Goal: Handle network partitions in a distributed stream processing systempp[p,p+e]0.8pBBContractat pConvex cost functionOffered load(msgs/sec)Total cost(delay, $)Task t moves from A to B if: unit MC task t > p, at A unit MC task t < p, at B

    BACACKTrimUpstream backup lowest runtime overheadBACBReplayActive Standby shortest recovery time BACBACKTrimPassive Standby most suitable for precise recovery Goal: Streaming applications can tolerate different types of failure recovery: Gap recovery: may lose tuples Rollback recovery: produces duplicates but does not lose tuples Precise recovery: takes over precisely from the point of failureRepeatableConvergentDeterministicFilter, Map, JoinBSort, Resample, AggregateUnion, operators with timeoutsBACBACKCheckpointDACBGoals: Manage load through collaborations between autonomous participants Ensure acceptable allocation where each nodes load is below thresholdParticipantContract specifying that A will pay C, $p per unit of loadChallenges: Operator and processing non-determinism 2 - At runtime,Load moves only between participants that have a contractMovements are based on marginal costs: Each participant has a private convex cost function Load moves when its cheaper to pay partner than to process locallyChallenges: Incentives, efficiency, and customizationArbitraryload(t)MC(t) at AChallenges: Maximize availability Minimize reprocessing Maintain consistencyMC(t) at B

  • Load Management Demonstration SetupACBD2) As node A becomes overloaded it sheds load to its partners B and C until system reaches acceptable allocationACB0.8p3) Load increases at node B causing system overload4) Node D joins the system. Load flows from node B to C and C to D until the system reaches acceptable allocationAll nodes process a network monitoring query over real traces of connection summariesGroup by IPcount60sGroup by IPcount distinct port60sFilter> 10Filter> 100Group by IP prefix, sum60sFilter> 100ConnectioninformationClusters of IPs that establish many connectionsTFACBppp1) Three nodes with identical contracts and uneven initial load distributionAcceptable allocationNode A overloadedA sheds load to B then to CAcceptable allocationSystem overloadNode D joinsLoad flows from C to D and from B to CABCCBDIPs that establish many connectionsIPs that connect over many portsQuery: Count the connections established by each IP over 60 sec and the number of distinct ports to which each IP connected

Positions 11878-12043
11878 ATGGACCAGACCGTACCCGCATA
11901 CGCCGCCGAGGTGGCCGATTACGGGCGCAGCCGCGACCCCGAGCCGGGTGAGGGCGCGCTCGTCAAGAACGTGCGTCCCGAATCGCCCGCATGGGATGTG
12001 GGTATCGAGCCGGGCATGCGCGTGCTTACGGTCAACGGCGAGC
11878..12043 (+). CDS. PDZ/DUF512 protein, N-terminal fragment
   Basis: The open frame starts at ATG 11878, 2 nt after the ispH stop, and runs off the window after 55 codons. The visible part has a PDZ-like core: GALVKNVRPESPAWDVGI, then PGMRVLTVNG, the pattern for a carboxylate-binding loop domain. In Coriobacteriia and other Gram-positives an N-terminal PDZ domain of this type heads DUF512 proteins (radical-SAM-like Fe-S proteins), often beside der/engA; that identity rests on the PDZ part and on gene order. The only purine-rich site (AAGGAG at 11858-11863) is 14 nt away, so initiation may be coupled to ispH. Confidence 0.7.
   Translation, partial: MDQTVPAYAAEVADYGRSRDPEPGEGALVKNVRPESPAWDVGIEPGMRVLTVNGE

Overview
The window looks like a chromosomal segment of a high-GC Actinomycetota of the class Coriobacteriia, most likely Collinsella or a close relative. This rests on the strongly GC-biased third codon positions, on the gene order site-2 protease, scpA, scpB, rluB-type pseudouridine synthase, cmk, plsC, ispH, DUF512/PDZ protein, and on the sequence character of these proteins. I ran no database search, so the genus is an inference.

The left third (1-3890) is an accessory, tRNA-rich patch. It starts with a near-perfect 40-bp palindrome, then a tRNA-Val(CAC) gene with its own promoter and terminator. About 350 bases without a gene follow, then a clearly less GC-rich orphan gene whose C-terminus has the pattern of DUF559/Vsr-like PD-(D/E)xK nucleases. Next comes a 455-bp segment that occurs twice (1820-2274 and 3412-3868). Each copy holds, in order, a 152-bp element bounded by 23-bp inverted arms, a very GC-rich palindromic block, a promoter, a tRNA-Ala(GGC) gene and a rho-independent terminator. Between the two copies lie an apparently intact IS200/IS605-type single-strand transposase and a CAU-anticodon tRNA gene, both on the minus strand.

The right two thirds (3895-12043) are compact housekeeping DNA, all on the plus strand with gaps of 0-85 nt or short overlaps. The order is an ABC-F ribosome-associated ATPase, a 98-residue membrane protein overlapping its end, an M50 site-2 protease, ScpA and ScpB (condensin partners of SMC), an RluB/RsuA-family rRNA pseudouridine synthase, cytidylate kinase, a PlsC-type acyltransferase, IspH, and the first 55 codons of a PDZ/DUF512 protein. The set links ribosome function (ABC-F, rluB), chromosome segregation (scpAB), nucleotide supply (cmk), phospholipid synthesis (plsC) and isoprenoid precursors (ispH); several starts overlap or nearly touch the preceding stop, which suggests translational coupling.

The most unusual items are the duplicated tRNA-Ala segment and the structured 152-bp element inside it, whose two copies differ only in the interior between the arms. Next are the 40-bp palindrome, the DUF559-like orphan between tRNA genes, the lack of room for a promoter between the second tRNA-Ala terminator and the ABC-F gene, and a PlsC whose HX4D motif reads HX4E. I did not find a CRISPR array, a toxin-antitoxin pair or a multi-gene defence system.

• High Availability Demonstration SetupPassive Standby1) The four primaries, B0, C0, D0, and E0 run on one laptopIdentical queries traverse nodes that use different high availability approaches3) We compare the runtime overhead of the approachesAB0B1C0C1D0D1E0E1Active StandbyUpstream BackupUpstream Backup &Duplicate EliminationB0C0D0E02) All other nodes run on the other laptop4) We kill all primaries at the same time 5) We compare the recovery time and the effects on tuple delay and duplicationStatically assigned secondaryTuples receivedE2E delayFailureDuplicate tuplesFailureActive standby has highest runtime overheadUpstream backup has highest overhead during recoveryPassive standby adds most end-to-end delayPassive StandbyActive StandbyUB no dupsUpstream Backup

  • Network Partition Demonstration Setup2) We unplug the cable connecting the laptops3) Node C detects that node B has become unreachable1) The initial query distribution crosses computer boundariesACLaptop 2Laptop 1RB4) Node C identifies node R as reachable alternate replica:Output stream has the same name but a different version5) Node C connects to node R and continues processing from the same point on the stream6) Node C changes the version of its output stream7) When partition heals, node C remains connected to R and continues processing uninterruptedEnd-to-end tuple delay increases while C detects the network partition and re-connects to REnd-to-end tuple delaySequence nb of received tuples Tuples received through BTuples received through RNo duplications and no losses after network partitions